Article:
Taxonomy, Phylogeny, and General Ecology of Anoxygenic Phototrophic Bacteria

  • Johannes F. Imhoff
Part of the Biotechnology Handbooks book series (BTHA, volume 6)


Phototrophic bacteria, including oxygenic and anoxygenic phototrophic bacteria, can transform light energy into metabolically useful chemical energy by chlorophyll- or bacteriochlorophyll-mediated processes. Major differences between oxygenic and anoxygenic phototrophic bacteria relate to their photosynthetic pigments and the structure and complexity of the photosynthetic apparatus (Stanier et al., 1981). Photosynthesis in anoxygenic phototrophic bacteria depends on oxygen-deficient conditions, because synthesis of the photosynthetic pigments is repressed by oxygen (bacteria like Erythrobacter longus are exceptions to this rule); in contrast to photosynthesis in plants and cyanobacteria (including Prochloron and related forms), oxygen is not produced. Unlike the cyanobacteria and eukaryotic algae, anoxygenic phototrophic bacteria are unable to use water as an electron donor. Most characteristically, sulfide and other reduced sulfur compounds, but also hydrogen and a number of small organic molecules, are used as photosynthetic electron donors. [Anoxygenic photosynthesis with sulfide, an inhibitor of photosystem II, as electron donor is also carried out by some cyanobacteria using photosystem I only (Cohen et al., 1975; Garlick et al., 1977).] As a consequence, the ecological niches of anoxygenic phototrophic bacteria are anoxic parts of waters and sediments, which receive light of sufficient quantity and quality to allow phototrophic development. Representatives of this group are widely distributed in nature and found in freshwater, marine, and hypersaline environments, hot springs, and arctic lakes, as well as elsewhere. They live in all kinds of stagnant water bodies, in lakes, waste water ponds, coastal lagoons, stratified lakes, and other aquatic habitats, but also in marine coastal sediments, in moist soils, and in paddy fields.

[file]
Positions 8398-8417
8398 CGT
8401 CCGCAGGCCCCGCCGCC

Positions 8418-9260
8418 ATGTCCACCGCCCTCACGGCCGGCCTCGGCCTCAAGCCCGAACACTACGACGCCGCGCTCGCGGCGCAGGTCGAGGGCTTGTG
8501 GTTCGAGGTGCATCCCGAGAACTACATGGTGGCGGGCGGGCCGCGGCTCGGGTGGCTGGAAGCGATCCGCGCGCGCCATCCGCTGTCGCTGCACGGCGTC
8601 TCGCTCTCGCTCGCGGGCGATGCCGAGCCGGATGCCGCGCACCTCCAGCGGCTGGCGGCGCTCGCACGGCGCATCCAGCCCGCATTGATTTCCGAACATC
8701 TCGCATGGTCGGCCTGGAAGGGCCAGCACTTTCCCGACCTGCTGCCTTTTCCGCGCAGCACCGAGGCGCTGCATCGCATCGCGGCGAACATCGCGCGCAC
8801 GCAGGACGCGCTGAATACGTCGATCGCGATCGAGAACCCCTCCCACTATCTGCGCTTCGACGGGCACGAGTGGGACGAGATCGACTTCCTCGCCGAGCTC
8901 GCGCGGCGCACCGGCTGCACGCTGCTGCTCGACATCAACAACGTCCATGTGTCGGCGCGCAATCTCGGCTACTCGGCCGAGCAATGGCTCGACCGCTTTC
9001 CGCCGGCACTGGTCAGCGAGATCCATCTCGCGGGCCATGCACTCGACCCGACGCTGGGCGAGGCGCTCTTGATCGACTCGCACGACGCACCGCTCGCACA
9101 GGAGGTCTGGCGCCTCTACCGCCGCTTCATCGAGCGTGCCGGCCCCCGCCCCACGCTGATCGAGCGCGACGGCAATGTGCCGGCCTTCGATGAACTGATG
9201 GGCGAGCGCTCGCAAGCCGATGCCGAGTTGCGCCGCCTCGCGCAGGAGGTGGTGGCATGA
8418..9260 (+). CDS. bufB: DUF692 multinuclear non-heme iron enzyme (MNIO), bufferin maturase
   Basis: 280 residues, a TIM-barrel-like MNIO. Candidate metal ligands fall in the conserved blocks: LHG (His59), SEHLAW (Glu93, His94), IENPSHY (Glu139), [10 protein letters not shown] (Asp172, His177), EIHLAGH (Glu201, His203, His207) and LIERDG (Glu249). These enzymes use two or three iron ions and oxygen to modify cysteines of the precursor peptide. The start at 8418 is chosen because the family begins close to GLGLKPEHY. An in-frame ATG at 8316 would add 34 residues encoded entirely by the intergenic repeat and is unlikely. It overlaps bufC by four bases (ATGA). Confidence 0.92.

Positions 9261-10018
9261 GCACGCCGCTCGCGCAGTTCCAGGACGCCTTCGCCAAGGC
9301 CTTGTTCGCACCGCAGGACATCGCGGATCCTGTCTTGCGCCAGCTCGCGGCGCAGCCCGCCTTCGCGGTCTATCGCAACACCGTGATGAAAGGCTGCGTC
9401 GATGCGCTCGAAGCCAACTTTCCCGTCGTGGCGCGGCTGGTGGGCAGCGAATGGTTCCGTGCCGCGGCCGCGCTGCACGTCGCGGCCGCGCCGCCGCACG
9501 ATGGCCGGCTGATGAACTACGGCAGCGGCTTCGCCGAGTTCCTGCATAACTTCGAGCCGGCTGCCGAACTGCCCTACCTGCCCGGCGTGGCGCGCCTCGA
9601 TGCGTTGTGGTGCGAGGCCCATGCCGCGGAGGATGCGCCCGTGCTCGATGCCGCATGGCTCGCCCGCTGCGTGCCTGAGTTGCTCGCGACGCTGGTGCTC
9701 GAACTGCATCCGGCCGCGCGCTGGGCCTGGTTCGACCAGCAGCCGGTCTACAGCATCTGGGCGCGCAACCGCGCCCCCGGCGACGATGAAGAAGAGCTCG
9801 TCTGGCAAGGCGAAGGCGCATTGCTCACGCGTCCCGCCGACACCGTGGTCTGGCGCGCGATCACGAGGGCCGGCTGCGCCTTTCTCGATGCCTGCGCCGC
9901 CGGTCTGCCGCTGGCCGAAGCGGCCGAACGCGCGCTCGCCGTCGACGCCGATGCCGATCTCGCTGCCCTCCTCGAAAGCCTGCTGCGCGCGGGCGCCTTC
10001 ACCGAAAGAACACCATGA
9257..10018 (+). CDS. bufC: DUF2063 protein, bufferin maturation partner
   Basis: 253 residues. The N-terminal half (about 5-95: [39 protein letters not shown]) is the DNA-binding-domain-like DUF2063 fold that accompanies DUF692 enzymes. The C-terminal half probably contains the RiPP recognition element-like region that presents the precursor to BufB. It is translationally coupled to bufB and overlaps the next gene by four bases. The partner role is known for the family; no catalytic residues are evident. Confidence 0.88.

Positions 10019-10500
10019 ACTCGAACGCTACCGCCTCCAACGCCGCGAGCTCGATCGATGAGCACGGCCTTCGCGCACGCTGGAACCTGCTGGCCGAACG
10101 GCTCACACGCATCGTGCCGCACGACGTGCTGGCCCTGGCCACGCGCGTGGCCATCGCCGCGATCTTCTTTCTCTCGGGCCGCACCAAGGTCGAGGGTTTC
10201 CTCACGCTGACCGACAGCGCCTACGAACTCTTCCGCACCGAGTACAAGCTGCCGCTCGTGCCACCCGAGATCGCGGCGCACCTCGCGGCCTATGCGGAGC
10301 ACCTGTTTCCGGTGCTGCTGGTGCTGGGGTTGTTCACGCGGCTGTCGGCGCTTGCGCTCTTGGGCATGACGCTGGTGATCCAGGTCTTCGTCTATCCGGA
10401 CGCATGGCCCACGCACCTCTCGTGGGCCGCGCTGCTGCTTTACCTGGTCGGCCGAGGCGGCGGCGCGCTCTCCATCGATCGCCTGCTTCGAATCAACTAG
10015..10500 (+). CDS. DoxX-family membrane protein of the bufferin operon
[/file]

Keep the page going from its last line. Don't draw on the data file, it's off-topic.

Photosynthetic Bacterium Green Sulfur Bacterium Phototrophic Bacterium Reduce Sulfur Compound Rhodopseudomonas Palustris 
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Copyright information

© Springer Science+Business Media New York 1992

Authors and Affiliations

  • Johannes F. Imhoff
    • 1
  1. 1.Institut für Mikrobiologie und BiotechnologieRheinische Friedrich-Wilhelms-UniversitätBonnGermany

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